Recent studies have shown that ghrelin is not just a hunger hormone; its functions are vast and complicated. The functions of ghrelin go way beyond its orexigenic functions. Other functions of ghrelin include:

  • Cardiac Functions: Ghrelin is present in cardiac cells and responsible for generating contractile forces in the heart muscles.

  • Muscle Atrophy: Ghrelin can indirectly increase muscle mass by increasing food intake and growth hormone secretion.

  • Cancer: Ghrelin has been detected in various endocrine and nonendocrine tumors. Studies have reported that ghrelin exhibits proliferative properties in cancer.

What Are the Other Hormones That Affect Hunger?

Other hormones that may affect hunger are :

  • Cortisol: Also known as the stress hormone, it is released in times of distress and when the body is under stress. This may lead to an increase in appetite in some individuals.

  • Pancreatic Polypeptide: This is a digestive enzyme secreted by the pancreas and plays a role in hunger reduction.

  • Female Sex Hormones: Testosterone and progesterone are known to increase hunger, while estrogen inhibits hunger.

Conclusion:

Hunger hormones, ghrelin, and leptin are extremely important for maintaining a healthy body weight in an individual. These hormones must function in harmony in inducing and controlling hunger to maintain an energy balance in the body. Maintaining a normal level of ghrelin is essential. It can be done by eating a healthy diet, exercising regularly, eating more protein, checking stress, and getting enough sleep.

Frequently Asked Questions

1.

How Do Hormones Activate Hunger?

Hunger is activated by a specialized hormone known as ghrelin. This hormone increases the drive to eat and instructs the brain when it is time to eat. The stomach releases this hunger hormone (ghrelin) when it is empty to tell the brain that it is time to eat.

2.

How Can I Control My Hunger Hormone?

Hunger hormones can be controlled and maintained at a low level by following these steps:
- Maintaining a healthy weight, ghrelin levels are high in obese patients.
- Maintaining a healthy sleep cycle and getting enough sleep.
- Working out and increasing muscle mass in the body.
- Eating a healthy diet rich in protein.

3.

What Increases Ghrelin

Ghrelin levels typically fluctuate depending on how much you eat. When you are hydrated, ghrelin levels may drop, and when you are dehydrated, they may rise. Moreover, The diet also has an impact on ghrelin levels. Consuming foods rich in protein and natural carbohydrates lowers ghrelin levels more. However, food high in fat increases our bodies' ghrelin levels.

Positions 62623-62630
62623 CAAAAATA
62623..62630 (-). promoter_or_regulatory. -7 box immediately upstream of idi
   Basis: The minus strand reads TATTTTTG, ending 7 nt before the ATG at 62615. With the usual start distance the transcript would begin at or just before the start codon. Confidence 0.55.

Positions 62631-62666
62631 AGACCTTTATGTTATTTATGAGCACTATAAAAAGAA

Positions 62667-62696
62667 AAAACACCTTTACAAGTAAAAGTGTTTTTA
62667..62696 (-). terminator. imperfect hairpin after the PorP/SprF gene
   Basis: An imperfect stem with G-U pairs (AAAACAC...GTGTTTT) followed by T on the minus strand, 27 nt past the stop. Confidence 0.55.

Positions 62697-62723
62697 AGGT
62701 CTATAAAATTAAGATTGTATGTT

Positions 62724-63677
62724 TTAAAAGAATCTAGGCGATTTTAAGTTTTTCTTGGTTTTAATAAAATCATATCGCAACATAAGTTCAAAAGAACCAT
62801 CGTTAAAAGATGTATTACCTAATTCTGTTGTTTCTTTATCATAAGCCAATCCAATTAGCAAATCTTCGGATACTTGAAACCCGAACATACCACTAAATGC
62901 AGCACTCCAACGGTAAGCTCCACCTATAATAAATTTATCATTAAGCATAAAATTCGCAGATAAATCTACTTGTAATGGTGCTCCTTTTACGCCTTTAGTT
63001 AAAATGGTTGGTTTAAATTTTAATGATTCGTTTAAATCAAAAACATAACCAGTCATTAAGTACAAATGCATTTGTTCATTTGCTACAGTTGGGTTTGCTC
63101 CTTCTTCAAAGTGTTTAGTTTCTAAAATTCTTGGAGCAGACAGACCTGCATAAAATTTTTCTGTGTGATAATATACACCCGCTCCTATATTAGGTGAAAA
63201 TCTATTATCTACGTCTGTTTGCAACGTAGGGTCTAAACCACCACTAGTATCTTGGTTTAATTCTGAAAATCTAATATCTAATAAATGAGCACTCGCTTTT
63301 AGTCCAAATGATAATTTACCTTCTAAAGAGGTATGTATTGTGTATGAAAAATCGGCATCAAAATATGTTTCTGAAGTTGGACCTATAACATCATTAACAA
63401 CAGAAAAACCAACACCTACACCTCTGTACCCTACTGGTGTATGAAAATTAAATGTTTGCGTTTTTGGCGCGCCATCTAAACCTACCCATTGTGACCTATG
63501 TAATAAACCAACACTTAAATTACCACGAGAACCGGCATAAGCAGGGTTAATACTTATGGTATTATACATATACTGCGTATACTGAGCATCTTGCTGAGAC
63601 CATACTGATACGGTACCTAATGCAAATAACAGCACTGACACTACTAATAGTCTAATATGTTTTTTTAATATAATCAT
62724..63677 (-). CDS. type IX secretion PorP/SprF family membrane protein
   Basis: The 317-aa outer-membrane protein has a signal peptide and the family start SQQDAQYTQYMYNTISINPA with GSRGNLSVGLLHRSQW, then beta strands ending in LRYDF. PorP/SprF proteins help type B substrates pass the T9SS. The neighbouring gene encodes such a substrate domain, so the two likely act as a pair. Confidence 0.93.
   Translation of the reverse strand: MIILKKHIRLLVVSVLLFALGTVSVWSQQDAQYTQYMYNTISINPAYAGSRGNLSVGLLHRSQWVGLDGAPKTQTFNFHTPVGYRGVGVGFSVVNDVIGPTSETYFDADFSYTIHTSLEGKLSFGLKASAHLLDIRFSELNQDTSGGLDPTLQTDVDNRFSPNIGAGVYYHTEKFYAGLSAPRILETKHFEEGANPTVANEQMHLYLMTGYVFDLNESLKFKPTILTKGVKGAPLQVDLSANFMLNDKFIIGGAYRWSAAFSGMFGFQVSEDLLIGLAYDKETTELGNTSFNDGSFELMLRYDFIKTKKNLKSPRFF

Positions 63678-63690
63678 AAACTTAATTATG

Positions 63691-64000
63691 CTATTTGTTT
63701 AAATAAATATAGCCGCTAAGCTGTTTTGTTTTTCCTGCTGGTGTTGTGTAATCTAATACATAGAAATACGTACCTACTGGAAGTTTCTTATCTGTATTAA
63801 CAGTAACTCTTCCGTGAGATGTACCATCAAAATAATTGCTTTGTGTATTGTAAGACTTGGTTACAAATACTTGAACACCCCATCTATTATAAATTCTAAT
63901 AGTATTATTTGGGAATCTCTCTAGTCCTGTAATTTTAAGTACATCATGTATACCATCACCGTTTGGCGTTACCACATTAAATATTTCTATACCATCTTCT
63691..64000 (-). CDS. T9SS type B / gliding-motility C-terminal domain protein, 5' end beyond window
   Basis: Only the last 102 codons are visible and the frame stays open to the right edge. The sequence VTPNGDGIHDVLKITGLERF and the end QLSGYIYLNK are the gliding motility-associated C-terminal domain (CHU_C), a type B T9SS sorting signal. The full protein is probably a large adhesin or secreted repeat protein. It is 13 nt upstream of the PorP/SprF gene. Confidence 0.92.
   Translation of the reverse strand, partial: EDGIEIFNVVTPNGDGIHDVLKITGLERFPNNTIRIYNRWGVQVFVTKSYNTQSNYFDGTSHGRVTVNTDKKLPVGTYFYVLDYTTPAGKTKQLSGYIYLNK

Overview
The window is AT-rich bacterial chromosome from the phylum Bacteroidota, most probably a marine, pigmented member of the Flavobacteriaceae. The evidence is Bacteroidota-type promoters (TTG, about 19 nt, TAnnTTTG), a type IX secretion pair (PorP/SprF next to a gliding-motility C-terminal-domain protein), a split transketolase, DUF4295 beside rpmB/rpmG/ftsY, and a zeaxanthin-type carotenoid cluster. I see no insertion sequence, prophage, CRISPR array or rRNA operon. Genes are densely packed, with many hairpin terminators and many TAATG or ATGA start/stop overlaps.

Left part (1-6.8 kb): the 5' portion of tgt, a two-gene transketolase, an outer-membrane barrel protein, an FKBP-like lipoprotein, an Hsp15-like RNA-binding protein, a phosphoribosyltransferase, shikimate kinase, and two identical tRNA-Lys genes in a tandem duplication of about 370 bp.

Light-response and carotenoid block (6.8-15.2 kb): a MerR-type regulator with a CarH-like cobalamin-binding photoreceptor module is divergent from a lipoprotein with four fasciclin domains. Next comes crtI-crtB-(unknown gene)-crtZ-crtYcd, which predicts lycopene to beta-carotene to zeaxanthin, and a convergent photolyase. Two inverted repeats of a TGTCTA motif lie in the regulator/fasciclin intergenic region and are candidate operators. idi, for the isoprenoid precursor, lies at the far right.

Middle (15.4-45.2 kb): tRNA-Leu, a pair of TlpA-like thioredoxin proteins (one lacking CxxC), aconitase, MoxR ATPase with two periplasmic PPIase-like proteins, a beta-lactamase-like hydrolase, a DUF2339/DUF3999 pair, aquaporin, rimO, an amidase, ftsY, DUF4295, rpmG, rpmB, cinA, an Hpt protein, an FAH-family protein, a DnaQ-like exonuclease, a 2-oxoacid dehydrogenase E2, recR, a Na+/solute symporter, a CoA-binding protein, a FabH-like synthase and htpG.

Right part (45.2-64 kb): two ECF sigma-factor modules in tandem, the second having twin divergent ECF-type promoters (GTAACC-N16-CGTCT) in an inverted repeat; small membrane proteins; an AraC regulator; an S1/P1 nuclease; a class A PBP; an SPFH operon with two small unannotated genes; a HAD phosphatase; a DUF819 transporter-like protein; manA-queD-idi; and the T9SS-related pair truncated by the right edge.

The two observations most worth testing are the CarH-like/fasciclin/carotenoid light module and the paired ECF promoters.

4.

What Hormone Tells You to Stop Eating?

Leptin is the hormone responsible for inducing a feeling of fullness and signals the brain to stop eating. Leptin is responsible for reducing appetite and decreasing fat storage in the body.

5.

Can You Remove Ghrelin?

Ghrelin cannot be entirely eliminated from the body but can be maintained at a low level. This low level can be maintained by reducing weight, eating a protein-rich healthy diet, prioritizing sleep, and exercising regularly. Bariatric surgeries like gastric bypass or sleeve gastrectomy can also lower the ghrelin levels in the body because, during these surgeries, the anatomy of the stomach is changed.

6.

What Triggers Ghrelin Release?

An empty stomach triggers ghrelin release. Ghrelin levels are at their peak just before a meal, and it lowers after eating. Therefore, an empty stomach triggers the release of ghrelin by signaling the brain that it is time to eat.

7.

Is There a Test to Check Ghrelin Levels?

Ghrelin levels can be checked with the help of a blood test known as ghrelin total. The patient's blood sample is collected and sent to the laboratory for assessment during the test. The patient should ideally fast for 10 to 12 hours before this test.

8.

What Organ Is Responsible for Hunger?

Through neural and hormonal signals, the gut-brain axis regulates hunger and satiety. The stomach signals the brain when it is empty and triggers hunger. After nutrients enter the small intestine (gut), it triggers the production of peptides, which serve as negative feedback signals to limit meal size and stop eating.

9.

Does Fasting Reduce Ghrelin?

Ghrelin is activated when the stomach is empty; therefore, ghrelin levels are known to be at their maximum right before eating and while fasting. The ghrelin levels also increase after overnight fasting, which eventually lowers after eating.

10.

How Does Sleep Affect Ghrelin?

Sleep restriction has been reported to affect the release of ghrelin. Lack of sleep or poor sleep quality is associated with increased ghrelin levels, decreased leptin levels, and increased body weight.

11.

What Are the Signs of Extreme Hunger?

The signs of extreme hunger may include the following:
- Stomach pain.
- Rumbling in the stomach.
- Heartburns.
- Nausea and vomiting.
- Stomach contractions.
- Feeling tired and fatigued.
- Chills.
- Feeling dizzy.
- Increased heartbeat.
- Anxiety and irritability.

12.

What Causes Hunger After Eating?

After eating, one could still feel hungry because of the following reasons:
- Dietary deficiencies in protein or fiber.
- Lack of high-volume foods.
- Hormonal problems like leptin resistance.
- Poor lifestyle choices.

13.

How Do You Stop Ghrelin Release?

Ghrelin release is eventually stopped after eating a meal. However, a lower level of ghrelin can be maintained in the body by eating a healthy diet, getting balanced sleep, exercising regularly, etc. Eating lots of lean meats and nutritious carbohydrates like whole grains and reducing sugar intake can help lower ghrelin levels and prolong the feeling of fullness.

14.

What Vitamin Has Leptin?

The following vitamins and minerals are associated with leptin in the body:
- Vitamin A.
- Vitamin C.
- Zinc.

15.

Can I Take Leptin to Lose Weight?

Leptin is responsible for inducing a feeling of fullness and satiety after eating; therefore, it can be taken as a supplement to reduce hunger and eventually lose weight. Leptin supplements have gained a lot of popularity recently. However, the usefulness of adding leptin as a supplement is debatable. Leptin resistance can frequently occur due to increased levels of hormones in the body.
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Dr. Kaushal Bhavsar
Dr. Kaushal Bhavsar

Pulmonology (Asthma Doctors)